The Dalhousie University Board of Governors is once again trying to bully workers into surrendering parts of their retirement benefits.
Approximately 844 NSGEU members who work at Dalhousie University in administrative and technical support bargaining unit roles are poised to strike after their employer has refused to remove a proposal that would strip them of the new Federal Canadian Pension Plan (CPP) enhancement.
Just before Christmas we reported on plans by the Nova Scotia Health Authority (NSHA) to farm out its health records document management to US-owned Iron Mountain. We speak with Jason MacLean, president of the NSGEU, about the many things wrong with that decision.
Danny Cavanagh: The headline in the NSGEU/CUPE press release reads “Dozens of hospital employees across Nova Scotia lose jobs to American-owned company just before the holidays.” This a move from a government who praises the dedication of our health care workers but is laying off the 91 employees who work in Health Information Services (HIS), scanning and archiving medical records.
91 well-paying union jobs, many in rural Nova Scotia, will disappear when the Nova Scotia Health Authority farms out its health records management to US-owned Iron Mountain. CUPE Nova Scotia President Nan McFadgen is concerned how this will impact the already depressed economy in rural Nova Scotia, now stressed even further because of the pandemic. She’s also worried about entrusting an American company with personal health information.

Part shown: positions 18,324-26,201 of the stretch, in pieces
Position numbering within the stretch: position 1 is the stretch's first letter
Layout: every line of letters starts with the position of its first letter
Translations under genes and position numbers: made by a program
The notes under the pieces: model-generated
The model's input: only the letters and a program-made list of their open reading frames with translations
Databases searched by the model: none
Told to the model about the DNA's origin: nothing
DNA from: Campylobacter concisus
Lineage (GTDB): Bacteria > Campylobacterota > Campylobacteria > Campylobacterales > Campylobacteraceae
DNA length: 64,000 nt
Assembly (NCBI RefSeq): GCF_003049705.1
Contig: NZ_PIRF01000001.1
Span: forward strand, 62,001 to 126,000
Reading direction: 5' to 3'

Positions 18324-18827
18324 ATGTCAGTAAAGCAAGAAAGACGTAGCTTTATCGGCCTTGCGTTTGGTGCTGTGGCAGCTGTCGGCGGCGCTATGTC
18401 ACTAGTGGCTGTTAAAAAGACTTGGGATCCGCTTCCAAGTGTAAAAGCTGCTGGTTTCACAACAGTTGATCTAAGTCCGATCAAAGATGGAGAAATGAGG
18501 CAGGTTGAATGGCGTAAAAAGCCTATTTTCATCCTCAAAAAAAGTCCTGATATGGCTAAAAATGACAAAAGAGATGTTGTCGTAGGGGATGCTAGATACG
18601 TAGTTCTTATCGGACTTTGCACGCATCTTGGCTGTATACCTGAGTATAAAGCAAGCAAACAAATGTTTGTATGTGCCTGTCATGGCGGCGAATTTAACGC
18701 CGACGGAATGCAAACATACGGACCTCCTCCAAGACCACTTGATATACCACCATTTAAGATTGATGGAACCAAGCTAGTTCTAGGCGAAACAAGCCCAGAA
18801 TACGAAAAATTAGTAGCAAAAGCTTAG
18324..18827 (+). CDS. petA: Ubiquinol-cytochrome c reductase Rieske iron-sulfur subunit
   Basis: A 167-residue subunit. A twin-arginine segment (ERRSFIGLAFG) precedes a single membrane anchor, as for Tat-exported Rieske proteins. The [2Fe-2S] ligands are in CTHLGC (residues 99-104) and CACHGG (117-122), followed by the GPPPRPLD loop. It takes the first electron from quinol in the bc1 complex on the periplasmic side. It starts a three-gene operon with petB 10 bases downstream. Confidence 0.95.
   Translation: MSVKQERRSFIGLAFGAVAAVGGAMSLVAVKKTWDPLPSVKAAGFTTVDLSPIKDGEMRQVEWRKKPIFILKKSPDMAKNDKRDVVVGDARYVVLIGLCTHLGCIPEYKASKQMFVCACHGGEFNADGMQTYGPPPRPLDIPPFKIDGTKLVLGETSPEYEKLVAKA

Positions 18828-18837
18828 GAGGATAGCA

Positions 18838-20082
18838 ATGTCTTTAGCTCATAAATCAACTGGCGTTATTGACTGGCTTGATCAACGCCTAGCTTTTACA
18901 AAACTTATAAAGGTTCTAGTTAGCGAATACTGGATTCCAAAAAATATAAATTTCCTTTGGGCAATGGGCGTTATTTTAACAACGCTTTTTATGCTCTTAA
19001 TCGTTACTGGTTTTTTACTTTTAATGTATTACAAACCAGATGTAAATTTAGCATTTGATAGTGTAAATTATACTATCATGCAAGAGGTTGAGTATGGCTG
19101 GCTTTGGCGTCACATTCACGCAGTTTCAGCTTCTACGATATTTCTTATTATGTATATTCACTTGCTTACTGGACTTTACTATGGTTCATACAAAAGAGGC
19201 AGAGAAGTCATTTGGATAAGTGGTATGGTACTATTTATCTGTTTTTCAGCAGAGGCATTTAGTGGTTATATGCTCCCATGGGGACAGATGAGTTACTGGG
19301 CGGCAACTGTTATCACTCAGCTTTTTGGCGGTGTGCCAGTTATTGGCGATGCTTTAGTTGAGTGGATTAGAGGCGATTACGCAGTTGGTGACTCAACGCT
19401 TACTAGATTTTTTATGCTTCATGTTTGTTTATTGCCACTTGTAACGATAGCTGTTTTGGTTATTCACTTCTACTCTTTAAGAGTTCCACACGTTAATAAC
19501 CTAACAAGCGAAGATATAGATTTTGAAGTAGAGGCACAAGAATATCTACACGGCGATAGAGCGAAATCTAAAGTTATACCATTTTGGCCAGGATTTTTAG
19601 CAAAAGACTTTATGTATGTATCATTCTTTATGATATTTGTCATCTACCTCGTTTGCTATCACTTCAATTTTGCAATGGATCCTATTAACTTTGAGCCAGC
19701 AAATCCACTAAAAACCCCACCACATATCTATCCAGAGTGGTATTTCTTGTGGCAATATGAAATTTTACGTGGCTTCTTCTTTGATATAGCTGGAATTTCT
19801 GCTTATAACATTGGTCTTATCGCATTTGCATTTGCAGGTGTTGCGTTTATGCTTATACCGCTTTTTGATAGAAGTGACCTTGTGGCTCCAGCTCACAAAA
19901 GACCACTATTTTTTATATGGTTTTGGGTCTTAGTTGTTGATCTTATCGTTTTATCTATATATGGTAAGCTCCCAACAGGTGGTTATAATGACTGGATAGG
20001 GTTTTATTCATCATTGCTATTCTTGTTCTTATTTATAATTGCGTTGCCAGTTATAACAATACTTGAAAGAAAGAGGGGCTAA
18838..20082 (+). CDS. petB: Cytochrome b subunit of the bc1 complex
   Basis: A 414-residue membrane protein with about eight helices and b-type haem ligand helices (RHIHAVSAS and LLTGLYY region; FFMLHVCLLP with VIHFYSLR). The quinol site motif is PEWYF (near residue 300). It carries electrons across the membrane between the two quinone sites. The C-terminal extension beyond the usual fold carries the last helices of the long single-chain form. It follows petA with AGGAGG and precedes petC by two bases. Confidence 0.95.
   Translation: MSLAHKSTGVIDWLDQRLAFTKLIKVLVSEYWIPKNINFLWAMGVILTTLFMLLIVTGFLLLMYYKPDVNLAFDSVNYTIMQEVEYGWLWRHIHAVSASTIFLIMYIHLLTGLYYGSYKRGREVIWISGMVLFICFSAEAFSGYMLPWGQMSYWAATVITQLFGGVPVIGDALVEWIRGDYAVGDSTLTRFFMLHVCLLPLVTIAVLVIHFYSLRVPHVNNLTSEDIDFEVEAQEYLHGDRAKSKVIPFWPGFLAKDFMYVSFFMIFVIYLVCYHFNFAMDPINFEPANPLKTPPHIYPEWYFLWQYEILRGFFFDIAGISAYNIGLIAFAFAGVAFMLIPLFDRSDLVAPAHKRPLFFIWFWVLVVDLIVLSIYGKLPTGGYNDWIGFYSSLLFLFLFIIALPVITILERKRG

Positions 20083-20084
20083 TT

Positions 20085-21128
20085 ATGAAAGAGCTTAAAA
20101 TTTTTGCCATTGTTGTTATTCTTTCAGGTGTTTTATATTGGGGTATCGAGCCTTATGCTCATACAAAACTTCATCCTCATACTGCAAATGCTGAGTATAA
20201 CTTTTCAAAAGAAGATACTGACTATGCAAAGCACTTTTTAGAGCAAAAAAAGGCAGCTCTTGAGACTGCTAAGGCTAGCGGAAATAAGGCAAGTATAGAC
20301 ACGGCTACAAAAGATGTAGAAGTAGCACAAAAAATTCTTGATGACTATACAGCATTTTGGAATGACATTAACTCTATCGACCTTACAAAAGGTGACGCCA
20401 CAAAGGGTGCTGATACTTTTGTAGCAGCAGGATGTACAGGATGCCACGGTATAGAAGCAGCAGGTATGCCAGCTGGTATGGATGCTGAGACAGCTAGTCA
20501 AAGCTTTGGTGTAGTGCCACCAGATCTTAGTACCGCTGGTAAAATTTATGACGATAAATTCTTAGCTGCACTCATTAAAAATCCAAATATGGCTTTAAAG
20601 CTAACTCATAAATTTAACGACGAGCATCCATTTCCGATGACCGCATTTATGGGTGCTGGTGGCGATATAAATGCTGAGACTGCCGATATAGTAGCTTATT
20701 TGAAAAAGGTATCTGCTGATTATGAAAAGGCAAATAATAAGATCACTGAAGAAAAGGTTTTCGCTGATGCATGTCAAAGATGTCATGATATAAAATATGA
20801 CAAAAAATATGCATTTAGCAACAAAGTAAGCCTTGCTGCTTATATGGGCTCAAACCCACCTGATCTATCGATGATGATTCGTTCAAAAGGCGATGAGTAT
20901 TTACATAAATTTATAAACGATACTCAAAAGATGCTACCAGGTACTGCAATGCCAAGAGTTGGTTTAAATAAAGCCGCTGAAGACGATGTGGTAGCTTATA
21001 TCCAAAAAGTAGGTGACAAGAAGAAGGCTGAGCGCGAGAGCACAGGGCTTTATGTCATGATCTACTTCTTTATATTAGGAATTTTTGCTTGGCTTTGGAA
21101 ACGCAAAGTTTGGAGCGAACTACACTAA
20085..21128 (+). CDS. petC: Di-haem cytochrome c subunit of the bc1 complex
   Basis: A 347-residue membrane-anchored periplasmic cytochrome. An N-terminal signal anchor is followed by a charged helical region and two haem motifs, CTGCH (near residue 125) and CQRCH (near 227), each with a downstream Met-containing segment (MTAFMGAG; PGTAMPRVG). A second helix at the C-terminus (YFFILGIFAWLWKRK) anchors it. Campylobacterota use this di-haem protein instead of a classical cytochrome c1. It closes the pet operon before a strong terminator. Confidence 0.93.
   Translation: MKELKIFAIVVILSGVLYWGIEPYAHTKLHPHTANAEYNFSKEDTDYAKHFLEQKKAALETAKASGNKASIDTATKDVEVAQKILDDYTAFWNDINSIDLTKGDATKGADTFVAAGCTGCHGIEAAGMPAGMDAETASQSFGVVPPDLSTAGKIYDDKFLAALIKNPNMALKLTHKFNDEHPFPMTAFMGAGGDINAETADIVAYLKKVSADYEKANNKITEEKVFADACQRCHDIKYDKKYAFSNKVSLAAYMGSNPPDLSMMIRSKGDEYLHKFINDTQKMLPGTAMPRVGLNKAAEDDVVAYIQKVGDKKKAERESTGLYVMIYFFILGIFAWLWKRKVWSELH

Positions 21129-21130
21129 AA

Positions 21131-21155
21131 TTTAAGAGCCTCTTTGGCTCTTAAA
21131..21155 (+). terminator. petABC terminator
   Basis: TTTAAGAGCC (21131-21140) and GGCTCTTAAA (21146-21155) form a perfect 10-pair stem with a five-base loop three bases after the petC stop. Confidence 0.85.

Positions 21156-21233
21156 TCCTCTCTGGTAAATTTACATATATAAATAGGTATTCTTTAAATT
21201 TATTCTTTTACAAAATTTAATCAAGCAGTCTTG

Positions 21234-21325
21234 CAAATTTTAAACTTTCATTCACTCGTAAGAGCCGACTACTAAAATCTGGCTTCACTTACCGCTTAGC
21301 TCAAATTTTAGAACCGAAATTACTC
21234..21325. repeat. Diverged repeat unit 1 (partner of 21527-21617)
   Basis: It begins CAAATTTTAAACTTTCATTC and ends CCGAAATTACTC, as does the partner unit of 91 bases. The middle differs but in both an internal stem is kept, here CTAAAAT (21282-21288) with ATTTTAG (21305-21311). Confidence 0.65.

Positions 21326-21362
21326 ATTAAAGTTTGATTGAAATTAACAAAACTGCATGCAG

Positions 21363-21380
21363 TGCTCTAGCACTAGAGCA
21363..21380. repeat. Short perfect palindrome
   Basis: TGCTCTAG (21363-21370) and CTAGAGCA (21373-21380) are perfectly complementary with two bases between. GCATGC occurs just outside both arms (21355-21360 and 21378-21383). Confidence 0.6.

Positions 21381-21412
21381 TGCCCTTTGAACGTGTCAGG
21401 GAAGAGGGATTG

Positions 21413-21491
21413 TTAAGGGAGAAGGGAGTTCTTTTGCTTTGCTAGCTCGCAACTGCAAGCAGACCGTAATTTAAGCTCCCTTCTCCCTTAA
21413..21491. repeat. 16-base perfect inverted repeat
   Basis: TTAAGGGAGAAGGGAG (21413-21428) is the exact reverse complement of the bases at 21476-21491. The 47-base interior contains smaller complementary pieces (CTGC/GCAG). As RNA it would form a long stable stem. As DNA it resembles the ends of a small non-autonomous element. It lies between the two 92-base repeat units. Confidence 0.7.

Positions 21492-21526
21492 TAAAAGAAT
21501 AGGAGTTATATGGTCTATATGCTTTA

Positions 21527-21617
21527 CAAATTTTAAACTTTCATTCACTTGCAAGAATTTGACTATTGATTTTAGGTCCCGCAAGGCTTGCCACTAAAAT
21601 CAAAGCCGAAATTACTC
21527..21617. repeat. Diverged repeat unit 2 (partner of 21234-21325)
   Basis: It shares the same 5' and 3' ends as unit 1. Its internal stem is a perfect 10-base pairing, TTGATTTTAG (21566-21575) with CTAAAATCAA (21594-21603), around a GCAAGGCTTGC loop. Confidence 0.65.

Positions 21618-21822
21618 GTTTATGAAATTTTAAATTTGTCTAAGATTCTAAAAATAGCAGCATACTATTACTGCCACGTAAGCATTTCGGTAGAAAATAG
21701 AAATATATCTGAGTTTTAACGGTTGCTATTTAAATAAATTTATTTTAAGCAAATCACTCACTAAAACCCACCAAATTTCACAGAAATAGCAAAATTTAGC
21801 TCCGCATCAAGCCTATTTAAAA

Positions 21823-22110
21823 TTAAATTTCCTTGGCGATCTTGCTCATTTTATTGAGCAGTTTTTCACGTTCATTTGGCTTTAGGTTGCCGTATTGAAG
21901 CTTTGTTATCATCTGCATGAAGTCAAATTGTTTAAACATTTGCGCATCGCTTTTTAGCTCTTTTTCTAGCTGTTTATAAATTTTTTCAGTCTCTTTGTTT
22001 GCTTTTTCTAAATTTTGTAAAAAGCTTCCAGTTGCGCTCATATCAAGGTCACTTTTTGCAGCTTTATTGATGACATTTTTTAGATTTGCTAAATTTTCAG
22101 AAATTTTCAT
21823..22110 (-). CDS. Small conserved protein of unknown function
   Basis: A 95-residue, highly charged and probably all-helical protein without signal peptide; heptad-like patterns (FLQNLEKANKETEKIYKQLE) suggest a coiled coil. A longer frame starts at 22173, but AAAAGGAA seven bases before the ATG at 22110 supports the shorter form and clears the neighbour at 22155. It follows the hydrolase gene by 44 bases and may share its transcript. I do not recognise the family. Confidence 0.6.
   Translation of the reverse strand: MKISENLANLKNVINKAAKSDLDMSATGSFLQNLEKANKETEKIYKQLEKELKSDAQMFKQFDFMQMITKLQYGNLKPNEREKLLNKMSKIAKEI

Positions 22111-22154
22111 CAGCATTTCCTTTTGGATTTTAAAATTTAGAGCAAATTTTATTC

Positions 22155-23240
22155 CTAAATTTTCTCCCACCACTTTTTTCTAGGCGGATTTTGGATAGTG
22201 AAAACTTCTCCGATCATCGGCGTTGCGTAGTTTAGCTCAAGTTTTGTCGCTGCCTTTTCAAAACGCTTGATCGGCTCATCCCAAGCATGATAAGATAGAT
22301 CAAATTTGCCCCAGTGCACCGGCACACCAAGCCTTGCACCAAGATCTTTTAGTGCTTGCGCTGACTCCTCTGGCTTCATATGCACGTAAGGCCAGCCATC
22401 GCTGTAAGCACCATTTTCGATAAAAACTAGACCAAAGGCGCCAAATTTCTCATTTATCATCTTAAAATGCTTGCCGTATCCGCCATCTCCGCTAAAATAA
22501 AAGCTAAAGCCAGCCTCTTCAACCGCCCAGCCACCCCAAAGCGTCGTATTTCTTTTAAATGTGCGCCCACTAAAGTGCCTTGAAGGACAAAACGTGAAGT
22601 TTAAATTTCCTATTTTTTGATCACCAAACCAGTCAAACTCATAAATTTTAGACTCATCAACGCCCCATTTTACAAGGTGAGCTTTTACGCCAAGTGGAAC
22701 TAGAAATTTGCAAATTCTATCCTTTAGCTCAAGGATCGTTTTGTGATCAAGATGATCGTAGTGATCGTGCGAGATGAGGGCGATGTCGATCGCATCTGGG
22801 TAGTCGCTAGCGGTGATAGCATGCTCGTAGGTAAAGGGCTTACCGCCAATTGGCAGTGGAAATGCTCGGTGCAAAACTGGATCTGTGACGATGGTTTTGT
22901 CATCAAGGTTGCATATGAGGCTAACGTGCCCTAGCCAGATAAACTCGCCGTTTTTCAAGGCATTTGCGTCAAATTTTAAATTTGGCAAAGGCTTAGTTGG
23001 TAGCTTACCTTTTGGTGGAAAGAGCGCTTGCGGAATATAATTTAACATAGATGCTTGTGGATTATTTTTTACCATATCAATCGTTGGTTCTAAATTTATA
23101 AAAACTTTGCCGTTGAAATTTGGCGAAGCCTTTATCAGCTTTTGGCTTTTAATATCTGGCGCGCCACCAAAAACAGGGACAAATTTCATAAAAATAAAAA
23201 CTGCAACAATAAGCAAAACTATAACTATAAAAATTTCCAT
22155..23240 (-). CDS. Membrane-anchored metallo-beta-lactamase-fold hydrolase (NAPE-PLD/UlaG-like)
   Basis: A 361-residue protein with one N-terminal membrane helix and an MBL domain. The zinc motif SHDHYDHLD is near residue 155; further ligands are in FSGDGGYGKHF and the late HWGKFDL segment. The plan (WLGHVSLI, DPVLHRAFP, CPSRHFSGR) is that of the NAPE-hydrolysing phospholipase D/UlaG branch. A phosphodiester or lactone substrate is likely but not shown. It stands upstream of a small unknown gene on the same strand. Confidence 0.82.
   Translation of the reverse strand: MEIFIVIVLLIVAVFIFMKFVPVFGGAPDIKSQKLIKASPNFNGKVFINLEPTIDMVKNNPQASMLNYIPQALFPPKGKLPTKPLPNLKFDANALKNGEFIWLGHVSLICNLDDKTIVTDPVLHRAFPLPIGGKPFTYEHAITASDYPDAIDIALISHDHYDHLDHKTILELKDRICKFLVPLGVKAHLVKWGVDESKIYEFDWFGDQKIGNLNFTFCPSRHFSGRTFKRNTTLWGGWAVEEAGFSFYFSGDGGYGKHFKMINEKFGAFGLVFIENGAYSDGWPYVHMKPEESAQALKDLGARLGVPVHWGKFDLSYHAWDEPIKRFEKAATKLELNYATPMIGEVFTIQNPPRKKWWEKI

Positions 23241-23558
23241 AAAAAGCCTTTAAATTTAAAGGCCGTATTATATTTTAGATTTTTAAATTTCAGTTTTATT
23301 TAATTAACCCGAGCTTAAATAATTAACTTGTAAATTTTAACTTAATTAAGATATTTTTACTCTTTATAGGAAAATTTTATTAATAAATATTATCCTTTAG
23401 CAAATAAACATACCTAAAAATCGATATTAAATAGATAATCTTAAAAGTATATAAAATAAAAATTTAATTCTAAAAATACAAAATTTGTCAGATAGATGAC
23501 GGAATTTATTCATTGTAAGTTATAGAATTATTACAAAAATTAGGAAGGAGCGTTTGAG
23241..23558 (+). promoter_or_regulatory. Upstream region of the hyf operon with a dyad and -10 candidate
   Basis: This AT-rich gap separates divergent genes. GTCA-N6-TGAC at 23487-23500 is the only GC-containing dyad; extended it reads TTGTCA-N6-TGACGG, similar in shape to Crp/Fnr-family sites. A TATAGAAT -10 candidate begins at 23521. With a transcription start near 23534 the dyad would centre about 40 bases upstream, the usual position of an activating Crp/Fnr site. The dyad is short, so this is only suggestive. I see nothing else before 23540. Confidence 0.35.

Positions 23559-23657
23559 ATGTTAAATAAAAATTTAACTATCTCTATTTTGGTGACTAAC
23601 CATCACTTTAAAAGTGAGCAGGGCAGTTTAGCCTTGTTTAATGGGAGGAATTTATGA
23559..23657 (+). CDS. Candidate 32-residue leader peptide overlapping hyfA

Conciliator-led talks between the Dalhousie Faculty Association (DFA) and the university’s Board of Governors have failed, which means that in roughly two weeks time faculty members could be walking the picket line. We talk with DFA president David Westwood to understand the issues.
Not quite a Labour Day march, but a rally earlier today in support of 10 paid sick days in Nova Scotia drew close to 100 people to downtown Halifax.
Media release: The NSGEU stands with the Nova Scotia Teacher’s Union (NSTU) in calling for improved safety in schools, plus a delayed opening, in order to ensure a safe school experience for workers and students in Nova Scotia.
Workers are worried about going back to schools that don’t offer sufficient protection against the COVID-19 virus, union leaders told reporters at a press conference this morning.
Tony Seed on the need for a full public inquiry into the Northwood deaths: “Governments give themselves arbitrary discretionary power to make all the decisions including who has the right to speak and be heard, and are negating the concerns, the experience, and the voice of the frontline workers who are protecting the people during this pandemic. No problem that society is facing can be solved in this way.”